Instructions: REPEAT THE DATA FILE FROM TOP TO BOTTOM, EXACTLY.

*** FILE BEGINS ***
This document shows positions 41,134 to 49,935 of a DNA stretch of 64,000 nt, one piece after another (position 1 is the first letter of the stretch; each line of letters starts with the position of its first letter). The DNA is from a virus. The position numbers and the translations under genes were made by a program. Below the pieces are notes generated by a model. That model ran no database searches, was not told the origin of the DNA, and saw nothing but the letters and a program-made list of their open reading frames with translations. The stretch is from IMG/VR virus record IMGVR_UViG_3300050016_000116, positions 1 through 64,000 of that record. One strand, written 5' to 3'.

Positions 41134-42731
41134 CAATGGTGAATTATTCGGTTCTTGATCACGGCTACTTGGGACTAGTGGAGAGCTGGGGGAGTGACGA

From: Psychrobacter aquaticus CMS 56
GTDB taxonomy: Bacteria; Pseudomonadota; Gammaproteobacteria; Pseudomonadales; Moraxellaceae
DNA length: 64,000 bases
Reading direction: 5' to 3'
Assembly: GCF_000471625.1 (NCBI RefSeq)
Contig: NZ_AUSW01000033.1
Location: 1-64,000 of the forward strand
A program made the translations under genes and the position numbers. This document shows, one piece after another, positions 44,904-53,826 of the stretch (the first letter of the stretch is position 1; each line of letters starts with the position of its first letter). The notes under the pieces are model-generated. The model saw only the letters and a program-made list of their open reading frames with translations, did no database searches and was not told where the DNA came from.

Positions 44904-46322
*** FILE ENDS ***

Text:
This document shows positions 41,134 to 49,935 of a DNA stretch of 64,000 nt, one piece after another (position 1 is the first letter of the stretch; each line of letters starts with the position of its first letter). The DNA is from a virus. The position numbers and the translations under genes were made by a program. Below the pieces are notes generated by a model. That model ran no database searches, was not told the origin of the DNA, and saw nothing but the letters and a program-made list of their open reading frames with translations. The stretch is from IMG/VR virus record IMGVR_UViG_3300050016_000116, positions 1 through 64,000 of that record. One strand, written 5' to 3'.

Positions 41134-42731
41134 CAATGGTGAATTATTCGGTTCTTGATCACGGCTACTTGGGACTAGTGGAGAGCTGGGGGAGTGACGA

From: Psychrobacter aquaticus CMS 56
GTDB taxonomy: Bacteria; Pseudomonadota; Gammaproteobacteria; Pseudomonadales; Moraxellaceae
DNA length: 64,000 bases
Reading direction: 5' to 3'
Assembly: GCF_000471625.1 (NCBI RefSeq)
Contig: NZ_AUSW01000033.1
Location: 1-64,000 of the forward strand
A program made the translations under genes and the position numbers. This document shows, one piece after another, positions 44,904-53,826 of the stretch (the first letter of the stretch is position 1; each line of letters starts with the position of its first letter). The notes under the pieces are model-generated. The model saw only the letters and a program-made list of their open reading frames with translations, did no database searches and was not told where the DNA came from.

Positions 44904-46322